Tom Stuart-Smith Takes the English Garden Global
The designer works everywhere from Wisconsin to India’s Kerala.
When a landscape designer gets a write-up in the Wall Street Journal you know they’ve hit the big time. This is the kind of publicity you just can’t buy. So it is the time for Tom Stuart-Smith the English garden designer.
Mr. Stuart-Smith has really put together some great work and has been highly recognized. Leading to the level of work he is now doing, a world-wide level of work.
A look at the homepage leads off with a nice splash of images of very nice work. Including the Queen’s Jubilee Garden.
The Queen’s Jubilee Garden
The Queen’s Jubilee Garden at Windsor Castle was created for the Golden Jubilee of Her Majesty in 2002. It forms the main approach to the castle for visitors, on the former site of a car park.
The design draws on the tradition of the picturesque at Windsor, which has been the dominant influence on the place since the time of George III. Gentle serpentine forms bring the romantic character of the home park closer to the castle and town. A new bandstand made from York stone, Purbeck stone and Cumbrian slate, is the only significant built feature. Although modest in extent, the garden has transformed the setting of the castle as seen by over a million visitors every year.
Press coverage of The Queen’s Jubilee Garden:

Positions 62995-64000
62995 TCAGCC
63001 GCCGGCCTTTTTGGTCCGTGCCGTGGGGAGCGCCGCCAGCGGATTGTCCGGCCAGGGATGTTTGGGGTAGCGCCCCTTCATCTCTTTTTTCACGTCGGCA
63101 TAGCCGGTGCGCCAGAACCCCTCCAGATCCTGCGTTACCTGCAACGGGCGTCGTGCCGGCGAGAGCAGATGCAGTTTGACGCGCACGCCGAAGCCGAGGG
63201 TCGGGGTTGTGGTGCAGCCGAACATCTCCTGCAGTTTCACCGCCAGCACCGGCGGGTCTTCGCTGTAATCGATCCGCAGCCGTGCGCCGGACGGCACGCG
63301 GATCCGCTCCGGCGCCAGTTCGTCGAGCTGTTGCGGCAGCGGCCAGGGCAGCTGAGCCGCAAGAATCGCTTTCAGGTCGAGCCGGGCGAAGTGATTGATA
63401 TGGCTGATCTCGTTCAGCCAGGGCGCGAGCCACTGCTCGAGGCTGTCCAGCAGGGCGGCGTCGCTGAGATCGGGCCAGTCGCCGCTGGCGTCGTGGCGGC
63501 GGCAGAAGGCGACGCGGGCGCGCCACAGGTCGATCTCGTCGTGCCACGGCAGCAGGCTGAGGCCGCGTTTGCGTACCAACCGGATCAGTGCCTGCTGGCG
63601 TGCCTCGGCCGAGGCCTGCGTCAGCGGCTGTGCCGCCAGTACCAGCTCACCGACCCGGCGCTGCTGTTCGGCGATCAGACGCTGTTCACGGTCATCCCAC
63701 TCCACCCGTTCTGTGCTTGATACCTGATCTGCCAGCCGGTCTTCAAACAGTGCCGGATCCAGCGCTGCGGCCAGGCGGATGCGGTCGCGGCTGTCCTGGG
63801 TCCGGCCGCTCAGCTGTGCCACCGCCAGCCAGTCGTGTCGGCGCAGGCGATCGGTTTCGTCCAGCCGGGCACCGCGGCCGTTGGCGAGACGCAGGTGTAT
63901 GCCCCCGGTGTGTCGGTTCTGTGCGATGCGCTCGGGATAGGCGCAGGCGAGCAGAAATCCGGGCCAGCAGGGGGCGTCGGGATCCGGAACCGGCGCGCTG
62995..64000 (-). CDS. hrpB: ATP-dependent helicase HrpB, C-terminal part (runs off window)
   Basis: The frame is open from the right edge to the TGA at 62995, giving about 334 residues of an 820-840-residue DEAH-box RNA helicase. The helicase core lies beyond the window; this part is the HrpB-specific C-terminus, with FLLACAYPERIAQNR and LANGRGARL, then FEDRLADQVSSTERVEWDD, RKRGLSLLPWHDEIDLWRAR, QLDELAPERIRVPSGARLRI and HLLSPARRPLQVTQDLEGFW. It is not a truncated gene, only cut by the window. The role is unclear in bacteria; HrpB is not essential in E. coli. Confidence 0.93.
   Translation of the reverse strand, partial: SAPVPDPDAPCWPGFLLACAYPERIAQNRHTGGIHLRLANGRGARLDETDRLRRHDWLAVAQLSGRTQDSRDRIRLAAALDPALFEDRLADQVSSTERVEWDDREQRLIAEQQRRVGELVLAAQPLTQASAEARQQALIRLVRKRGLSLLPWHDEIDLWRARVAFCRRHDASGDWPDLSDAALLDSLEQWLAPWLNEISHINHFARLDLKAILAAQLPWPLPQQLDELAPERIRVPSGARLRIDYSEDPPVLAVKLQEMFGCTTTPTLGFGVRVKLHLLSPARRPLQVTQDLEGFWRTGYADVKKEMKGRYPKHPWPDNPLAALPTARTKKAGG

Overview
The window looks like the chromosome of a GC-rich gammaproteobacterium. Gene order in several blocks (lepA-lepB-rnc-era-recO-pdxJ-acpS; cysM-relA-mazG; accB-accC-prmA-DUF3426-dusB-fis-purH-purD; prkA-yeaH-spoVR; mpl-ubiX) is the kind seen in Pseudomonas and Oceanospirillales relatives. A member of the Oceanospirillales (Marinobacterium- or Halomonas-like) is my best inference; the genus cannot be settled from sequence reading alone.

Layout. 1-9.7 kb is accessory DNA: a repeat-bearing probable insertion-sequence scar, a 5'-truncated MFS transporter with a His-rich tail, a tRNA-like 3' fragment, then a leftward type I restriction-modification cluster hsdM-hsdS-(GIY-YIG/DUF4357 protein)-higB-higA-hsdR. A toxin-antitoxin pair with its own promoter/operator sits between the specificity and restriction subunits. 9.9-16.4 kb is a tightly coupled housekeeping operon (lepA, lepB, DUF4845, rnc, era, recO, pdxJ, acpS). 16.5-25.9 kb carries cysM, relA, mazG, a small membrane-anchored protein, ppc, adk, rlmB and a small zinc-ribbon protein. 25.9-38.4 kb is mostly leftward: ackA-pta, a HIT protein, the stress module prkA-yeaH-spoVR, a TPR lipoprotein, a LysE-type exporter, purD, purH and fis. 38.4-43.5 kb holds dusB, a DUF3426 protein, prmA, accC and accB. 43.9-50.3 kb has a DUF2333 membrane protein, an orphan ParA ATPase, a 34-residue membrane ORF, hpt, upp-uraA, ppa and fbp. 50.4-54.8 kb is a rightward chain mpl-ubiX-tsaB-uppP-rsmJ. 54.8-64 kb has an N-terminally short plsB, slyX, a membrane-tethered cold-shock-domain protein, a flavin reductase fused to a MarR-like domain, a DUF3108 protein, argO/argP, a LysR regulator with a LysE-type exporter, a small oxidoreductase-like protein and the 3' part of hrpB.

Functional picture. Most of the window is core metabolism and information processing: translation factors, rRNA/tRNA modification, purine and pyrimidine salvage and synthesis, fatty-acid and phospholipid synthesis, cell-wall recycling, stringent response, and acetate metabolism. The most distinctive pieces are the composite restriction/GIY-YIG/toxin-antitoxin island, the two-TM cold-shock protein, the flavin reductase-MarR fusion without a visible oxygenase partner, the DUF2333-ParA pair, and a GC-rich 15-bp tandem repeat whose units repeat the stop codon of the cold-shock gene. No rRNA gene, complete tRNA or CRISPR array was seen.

The Bicentenary Glasshouse Garden, Wisley
The landscape around the Royal Horticultural Society’s Bicentenary Glasshouse at Wisley forms part of the single largest project undertaken by the Society in recent years. The 2 hectare garden provides a coherent setting for the new building and a context for a range of horticultural planting displays, complementing Wisley’s existing plant collections.
Centered on the glasshouse and lake, the garden is designed as a large amphitheatre bounded by a beech hedge. The hedge is irregularly punctuated by openings that connect the garden to other parts of Wisley. The design balances the overwhelming symmetry of the lake, glasshouse and nearby Mount by creating a broad circular movement, instead of a strict hierarchical progression along an axis. Planting changes in character across the site, becoming increasingly complex and intermingled as one moves around to the west. This culminates in two large areas of Prairie vegetation, designed and seeded by Professor James Hitchmough of Sheffield University.
This garden surrounds a Regency house on three sides to form an enclosed foreground to the rolling Herefordshire countryside beyond.